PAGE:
2015-07-23   facebooktwitterrss

Wheat Trials Show Biostimulant Benefit

Latest carefully controlled Agrii trials suggest so-called biostimulants may have a valuable role to play alongside fungicides in increasing wheat yields by helping the fight against Septoria, in particular.

However, the research-led agronomy company’s studies show some products clearly work better than others and even the best needs to be employed as a regular component of the fungicide programme for the greatest effect.

Figure: Biostimulant Effects on Wheat Yield and Septoria Infection

Figure: Biostimulant Effects on Wheat Yield and Septoria Infection

Undertaken as part of a major Septoria management improvement programme at the Agrii Farm near Holcombe Rogus on the Devon Somerset border, the 2014 research involved fully replicated trials with several different biostimulants – products that act upon and enhance metabolic or physiological processes within plants and soils. These were applied to high output feed wheat Leeds as part of two three-spray fungicide regimes – a standard programme and a more robust one designed for enhanced Septoria control.

“The huge threat that Septoria poses across our region was crystal clear in an average yield of just 4.59 t/ha from our untreated control plots which had 100% of the flag leaf infected by July 3,” pointed out agronomist, Mike Horsburgh who oversaw the trial. “This compared with outputs of 8.52 t/ha (44.3% infection) and 9.08 t/ha (14.5% infection) respectively from standard and robust fungicide regimes – both without a T0.”

Without fungicides, no reduction in Septoria infections was seen from applying the biostimulants at all three timings. This wasn’t surprising as none claim to have any fungicidal effect. However, yields were improved by between 0.3 and 0.6 t/ha, suggesting a possible effect on general plant health and the ability to tolerate disease.

The biostimulant giving the best overall results produced a noticeable reduction in Septoria infection (to 12.5%) when applied with the standard fungicide regime, although this was accompanied only around half the 0.56 t/ha yield boost achieved from the robust fungicide programme giving a similarly improved leaf disease level.

Adding this particular product to the robust fungicide regime, however, proved especially valuable in both disease control and crop performance. Applications of 2 litres/ha with the T1, T2 and T3 fungicides reduced early July Septoria on the flag leaf to an average 4.3% and increased yields to 10.26 t/ha.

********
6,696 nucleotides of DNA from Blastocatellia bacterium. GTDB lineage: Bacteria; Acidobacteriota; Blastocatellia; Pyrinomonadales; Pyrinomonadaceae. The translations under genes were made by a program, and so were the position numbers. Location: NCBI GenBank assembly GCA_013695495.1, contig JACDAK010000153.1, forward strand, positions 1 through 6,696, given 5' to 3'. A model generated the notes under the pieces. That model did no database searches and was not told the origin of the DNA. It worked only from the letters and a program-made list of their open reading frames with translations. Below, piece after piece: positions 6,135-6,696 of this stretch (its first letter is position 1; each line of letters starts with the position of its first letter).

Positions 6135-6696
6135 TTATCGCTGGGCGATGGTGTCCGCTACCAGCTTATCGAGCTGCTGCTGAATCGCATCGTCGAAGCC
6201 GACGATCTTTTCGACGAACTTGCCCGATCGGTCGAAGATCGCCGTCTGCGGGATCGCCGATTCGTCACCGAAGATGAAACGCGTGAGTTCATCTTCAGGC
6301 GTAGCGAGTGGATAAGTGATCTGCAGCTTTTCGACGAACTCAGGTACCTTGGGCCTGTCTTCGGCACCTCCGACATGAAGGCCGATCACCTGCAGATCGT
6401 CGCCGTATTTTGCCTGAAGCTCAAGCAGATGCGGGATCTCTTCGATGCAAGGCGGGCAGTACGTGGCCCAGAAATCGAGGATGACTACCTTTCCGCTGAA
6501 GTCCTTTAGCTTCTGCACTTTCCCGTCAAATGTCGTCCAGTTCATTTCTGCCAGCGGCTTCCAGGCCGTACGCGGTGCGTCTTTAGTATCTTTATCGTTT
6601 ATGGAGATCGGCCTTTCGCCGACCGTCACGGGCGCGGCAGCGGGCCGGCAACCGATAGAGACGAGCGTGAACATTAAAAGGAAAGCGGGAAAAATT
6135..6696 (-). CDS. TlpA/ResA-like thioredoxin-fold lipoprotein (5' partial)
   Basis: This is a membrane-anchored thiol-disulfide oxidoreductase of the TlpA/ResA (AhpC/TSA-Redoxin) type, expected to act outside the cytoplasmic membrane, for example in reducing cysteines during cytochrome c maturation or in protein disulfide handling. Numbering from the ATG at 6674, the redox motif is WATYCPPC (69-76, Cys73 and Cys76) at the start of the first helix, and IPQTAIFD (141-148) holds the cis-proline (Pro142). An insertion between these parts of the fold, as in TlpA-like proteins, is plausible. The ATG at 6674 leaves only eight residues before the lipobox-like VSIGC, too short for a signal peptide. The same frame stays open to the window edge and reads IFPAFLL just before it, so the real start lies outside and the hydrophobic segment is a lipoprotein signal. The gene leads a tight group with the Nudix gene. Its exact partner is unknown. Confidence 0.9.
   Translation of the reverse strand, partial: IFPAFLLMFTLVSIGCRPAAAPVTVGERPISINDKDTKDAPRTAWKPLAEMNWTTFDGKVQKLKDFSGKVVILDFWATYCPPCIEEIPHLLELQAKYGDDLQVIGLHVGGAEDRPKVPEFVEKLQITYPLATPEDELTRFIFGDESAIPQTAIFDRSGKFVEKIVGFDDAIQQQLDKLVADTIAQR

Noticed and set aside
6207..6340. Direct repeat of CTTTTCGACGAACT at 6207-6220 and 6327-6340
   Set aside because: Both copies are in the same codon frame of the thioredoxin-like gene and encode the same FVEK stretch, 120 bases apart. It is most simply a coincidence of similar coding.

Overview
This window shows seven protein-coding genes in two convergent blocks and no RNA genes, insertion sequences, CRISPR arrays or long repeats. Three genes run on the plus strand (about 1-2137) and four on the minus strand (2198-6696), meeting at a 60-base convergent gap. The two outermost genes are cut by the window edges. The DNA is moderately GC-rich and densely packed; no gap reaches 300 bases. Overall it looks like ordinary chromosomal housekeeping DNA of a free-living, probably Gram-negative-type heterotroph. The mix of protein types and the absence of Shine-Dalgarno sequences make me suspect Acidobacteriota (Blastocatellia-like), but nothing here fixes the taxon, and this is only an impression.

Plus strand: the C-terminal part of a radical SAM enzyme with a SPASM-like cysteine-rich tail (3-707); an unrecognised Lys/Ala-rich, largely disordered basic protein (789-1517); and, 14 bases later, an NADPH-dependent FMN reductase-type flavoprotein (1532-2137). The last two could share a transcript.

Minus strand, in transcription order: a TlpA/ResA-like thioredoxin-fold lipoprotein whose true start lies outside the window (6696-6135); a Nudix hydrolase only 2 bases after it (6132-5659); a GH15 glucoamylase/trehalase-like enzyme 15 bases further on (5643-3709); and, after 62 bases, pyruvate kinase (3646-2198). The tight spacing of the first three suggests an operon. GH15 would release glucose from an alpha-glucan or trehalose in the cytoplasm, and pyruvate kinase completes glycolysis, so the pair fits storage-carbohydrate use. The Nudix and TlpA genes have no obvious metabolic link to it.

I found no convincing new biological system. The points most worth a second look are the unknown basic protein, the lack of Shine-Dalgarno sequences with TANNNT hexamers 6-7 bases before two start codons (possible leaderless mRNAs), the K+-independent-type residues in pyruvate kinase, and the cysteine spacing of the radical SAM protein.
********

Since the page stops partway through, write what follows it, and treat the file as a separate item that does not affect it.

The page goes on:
“Our results certainly suggest there may be something in biostimulants, despite the general air of ‘muck and mystery’ that has surrounded them,” commented Mike Horsburgh. “After all, we’ve long appreciated that healthier plants are better able to withstand and tolerate disease than those under nutritional or environmental stress.

“Considerable progress has been made in understanding the science behind natural plant defence mechanisms in recent years. At the same time, biostimulants are widely used and valued in vegetable and fruit growing these days. So they may well have an increasingly useful role in modern field cropping.

“This would certainly be valuable in our drive to cost-effectively drive yields against a background of changing fungicide sensitivity and increasing losses of chemistry, not to mention greater climatic extremes and grain market pressures.”

Having said that Mr Horsburgh is keen not to read too much into a single year’s results. All the more so given the considerable variation evident in both disease levels and yields between the different treatments seen to date.

“Our studies clearly underline that all biostimulants are not the same,” he stressed. “While the best one showed real promise, the others were generally less encouraging. Our work so far also suggests they are likely to be most valuable with the best fungicide regimes rather than as a prop to less effective combinations of chemistry. Equally, rather like our work with crop micro-nutrition, they indicate that even the most effective products need to be used as part of a continuing programme rather than at a single particular timing.

“There’s a lot to learn about this whole area of crop technology. It raises a host of exciting performance improvement prospects. We’re expanding our studies over the coming year with the aim of identifying the most promising biostimulants and developing the best prescriptions for employing them to the greatest commercial effect.”

Agrii

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